Cite Bottleneck in Acquiring Visas that Harms U.S. Business Abroad
Washington, DC – In a letter to President Bush today, 33 business groups urged him to make major changes in the current visa review and application process in order to prevent backlogs and restore the system’s former efficiency. Believing that the current visa system is “broken and needs repair if it is to be both effective and efficient,” the letter called on the President to take steps to streamline the current system “to make it more predictable, timely and transparent.”
The organizations strongly recommended that the President undertake concrete measures to improve the visa review process, including:
Accelerating the conclusion of the bilateral Memorandum of Understanding between the Department of State and the Department of Homeland Security;
Restoring time limits and deadlines to the interagency process of visa review.
“It is time for the White House to step in and take action,” said Bill Reinsch, President of the National Foreign Trade Council. “Meeting after meeting with the agencies involved in visa review has yielded little progress for our associations. We now must rely on the President to initiate immediate changes in what has become over the past year an increasingly inefficient and opaque process that is doing serious damage to the American economy and to America’s image abroad.”
According to the letter, both large and small member companies have grown weary of complaints from overseas customers that doing business with U.S. companies is hardly worth the trouble, due to the overwhelming delays and frustrations in acquiring the proper visas. The business groups concluded: “The simple truth is that our member companies cannot sustain business with overseas customers under these circumstances. That’s bad for American business, bad for American jobs, and bad for U.S. competitiveness in the global market.”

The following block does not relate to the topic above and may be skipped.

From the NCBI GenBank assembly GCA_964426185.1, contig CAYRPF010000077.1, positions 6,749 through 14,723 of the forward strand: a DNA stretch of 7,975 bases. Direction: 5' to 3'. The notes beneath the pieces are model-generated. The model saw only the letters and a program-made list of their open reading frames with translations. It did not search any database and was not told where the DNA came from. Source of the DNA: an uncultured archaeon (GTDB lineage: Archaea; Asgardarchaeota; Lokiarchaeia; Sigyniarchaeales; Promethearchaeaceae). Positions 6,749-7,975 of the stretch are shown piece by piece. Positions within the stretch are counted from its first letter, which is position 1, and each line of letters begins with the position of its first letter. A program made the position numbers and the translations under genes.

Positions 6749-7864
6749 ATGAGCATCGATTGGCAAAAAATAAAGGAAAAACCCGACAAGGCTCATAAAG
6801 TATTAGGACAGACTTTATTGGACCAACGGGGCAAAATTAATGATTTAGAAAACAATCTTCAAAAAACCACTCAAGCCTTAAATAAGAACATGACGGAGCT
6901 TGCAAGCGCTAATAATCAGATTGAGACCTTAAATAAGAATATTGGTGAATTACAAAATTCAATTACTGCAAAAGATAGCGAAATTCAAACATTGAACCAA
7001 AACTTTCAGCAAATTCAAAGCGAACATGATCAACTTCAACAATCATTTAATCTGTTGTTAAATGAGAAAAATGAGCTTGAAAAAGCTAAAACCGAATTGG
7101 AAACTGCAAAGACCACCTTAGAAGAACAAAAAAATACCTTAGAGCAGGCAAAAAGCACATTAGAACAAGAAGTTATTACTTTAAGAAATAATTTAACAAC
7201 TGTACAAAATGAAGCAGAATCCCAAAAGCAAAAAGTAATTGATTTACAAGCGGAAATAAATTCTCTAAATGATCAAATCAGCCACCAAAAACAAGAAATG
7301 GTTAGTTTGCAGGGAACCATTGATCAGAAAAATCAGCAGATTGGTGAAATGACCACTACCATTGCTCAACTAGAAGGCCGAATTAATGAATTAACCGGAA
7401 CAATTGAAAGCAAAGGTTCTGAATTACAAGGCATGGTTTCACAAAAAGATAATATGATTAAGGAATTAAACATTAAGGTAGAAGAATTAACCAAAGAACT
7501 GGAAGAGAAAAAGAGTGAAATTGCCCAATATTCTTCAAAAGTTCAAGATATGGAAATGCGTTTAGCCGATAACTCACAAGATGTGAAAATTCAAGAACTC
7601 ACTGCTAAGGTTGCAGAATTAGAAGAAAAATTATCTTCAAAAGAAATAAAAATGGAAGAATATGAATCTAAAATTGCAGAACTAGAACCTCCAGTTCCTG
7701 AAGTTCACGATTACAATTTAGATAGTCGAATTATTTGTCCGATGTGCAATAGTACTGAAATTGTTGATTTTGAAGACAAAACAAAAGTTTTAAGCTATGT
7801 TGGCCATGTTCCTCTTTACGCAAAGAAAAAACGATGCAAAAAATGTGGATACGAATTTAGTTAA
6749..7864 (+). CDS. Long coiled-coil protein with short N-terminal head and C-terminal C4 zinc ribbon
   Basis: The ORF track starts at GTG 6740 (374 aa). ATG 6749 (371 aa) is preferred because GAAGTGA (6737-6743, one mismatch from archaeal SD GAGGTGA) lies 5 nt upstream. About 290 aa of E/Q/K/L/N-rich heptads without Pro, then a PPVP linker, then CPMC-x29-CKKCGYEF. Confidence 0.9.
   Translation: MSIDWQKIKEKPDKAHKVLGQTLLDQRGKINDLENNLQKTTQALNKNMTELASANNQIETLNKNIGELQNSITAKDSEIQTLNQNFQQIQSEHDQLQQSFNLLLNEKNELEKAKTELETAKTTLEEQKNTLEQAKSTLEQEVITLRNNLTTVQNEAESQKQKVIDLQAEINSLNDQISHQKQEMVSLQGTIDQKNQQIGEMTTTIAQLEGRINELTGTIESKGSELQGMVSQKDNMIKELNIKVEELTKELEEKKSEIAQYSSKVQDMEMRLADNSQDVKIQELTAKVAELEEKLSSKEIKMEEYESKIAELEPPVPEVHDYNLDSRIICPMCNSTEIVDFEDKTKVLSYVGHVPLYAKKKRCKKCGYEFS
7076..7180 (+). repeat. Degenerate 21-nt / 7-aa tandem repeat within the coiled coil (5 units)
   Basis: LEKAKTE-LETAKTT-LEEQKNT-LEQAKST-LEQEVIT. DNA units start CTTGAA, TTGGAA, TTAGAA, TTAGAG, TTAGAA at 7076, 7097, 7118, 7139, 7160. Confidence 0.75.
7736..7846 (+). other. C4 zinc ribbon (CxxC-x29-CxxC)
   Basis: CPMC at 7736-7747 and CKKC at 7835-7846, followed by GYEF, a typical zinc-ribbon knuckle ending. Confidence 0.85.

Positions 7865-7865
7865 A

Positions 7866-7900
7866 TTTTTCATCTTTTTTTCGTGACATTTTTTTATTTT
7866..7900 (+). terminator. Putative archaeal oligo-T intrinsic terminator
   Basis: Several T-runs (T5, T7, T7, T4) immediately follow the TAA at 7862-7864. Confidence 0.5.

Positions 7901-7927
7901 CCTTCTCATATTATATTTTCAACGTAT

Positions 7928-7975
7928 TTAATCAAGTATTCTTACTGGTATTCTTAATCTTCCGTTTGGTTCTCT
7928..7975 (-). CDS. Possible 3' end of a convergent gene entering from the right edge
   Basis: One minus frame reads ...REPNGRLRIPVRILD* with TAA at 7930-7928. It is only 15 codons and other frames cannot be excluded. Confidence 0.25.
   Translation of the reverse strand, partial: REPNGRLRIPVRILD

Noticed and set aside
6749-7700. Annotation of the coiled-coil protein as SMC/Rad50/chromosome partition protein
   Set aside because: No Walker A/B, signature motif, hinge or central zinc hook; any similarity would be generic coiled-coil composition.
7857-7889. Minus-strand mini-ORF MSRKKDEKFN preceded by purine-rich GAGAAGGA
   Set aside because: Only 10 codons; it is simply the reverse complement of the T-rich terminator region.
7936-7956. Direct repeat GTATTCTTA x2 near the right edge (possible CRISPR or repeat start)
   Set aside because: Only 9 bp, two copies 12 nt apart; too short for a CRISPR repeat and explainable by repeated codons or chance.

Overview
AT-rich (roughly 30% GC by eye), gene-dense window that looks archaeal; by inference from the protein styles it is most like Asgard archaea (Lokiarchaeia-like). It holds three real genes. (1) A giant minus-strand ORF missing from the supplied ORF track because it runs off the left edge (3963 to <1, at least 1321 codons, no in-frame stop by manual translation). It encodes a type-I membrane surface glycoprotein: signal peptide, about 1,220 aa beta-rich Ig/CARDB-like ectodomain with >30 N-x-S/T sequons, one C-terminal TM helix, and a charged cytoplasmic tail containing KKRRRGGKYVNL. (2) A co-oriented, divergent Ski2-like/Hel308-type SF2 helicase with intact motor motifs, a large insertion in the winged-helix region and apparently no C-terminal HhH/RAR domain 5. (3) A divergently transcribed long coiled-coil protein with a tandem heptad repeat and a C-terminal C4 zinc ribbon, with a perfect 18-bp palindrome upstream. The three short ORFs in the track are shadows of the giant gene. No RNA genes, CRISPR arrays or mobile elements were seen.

The letter also stated that improving the visa process is the best way to ensure that American business can continue to compete in and benefit from the global marketplace. Full text of the letter follows:
July 10, 2003
The White House
Washington, DC 20500
Dear Mr. President:
America’s open and free economy has been the engine of our democracy for more than 200 years. The United States has earned a strong position in the global marketplace by supporting the free movement of goods, services, ideas and people across borders. The world we live in today poses significant challenges to this fundamental concept; challenges that, if not addressed properly, could undermine America’s standing in the world for decades to come.
Mr. President, one challenge of our own making is the current process for reviewing and approving visa applications for temporary entry into the United States, and we are writing to request your help in making this process efficient and transparent, so that we might avoid further losses to our economy.
At a time when our member companies increasingly rely on international sales as a key component to growth and stability in the marketplace – sales that support high-paying jobs in the United States – the ability to bring customers, employees from other countries, and other international visitors connected to American companies’ international business activities to and from the United States under a visa process that is predictable, timely and transparent is absolutely critical to our future.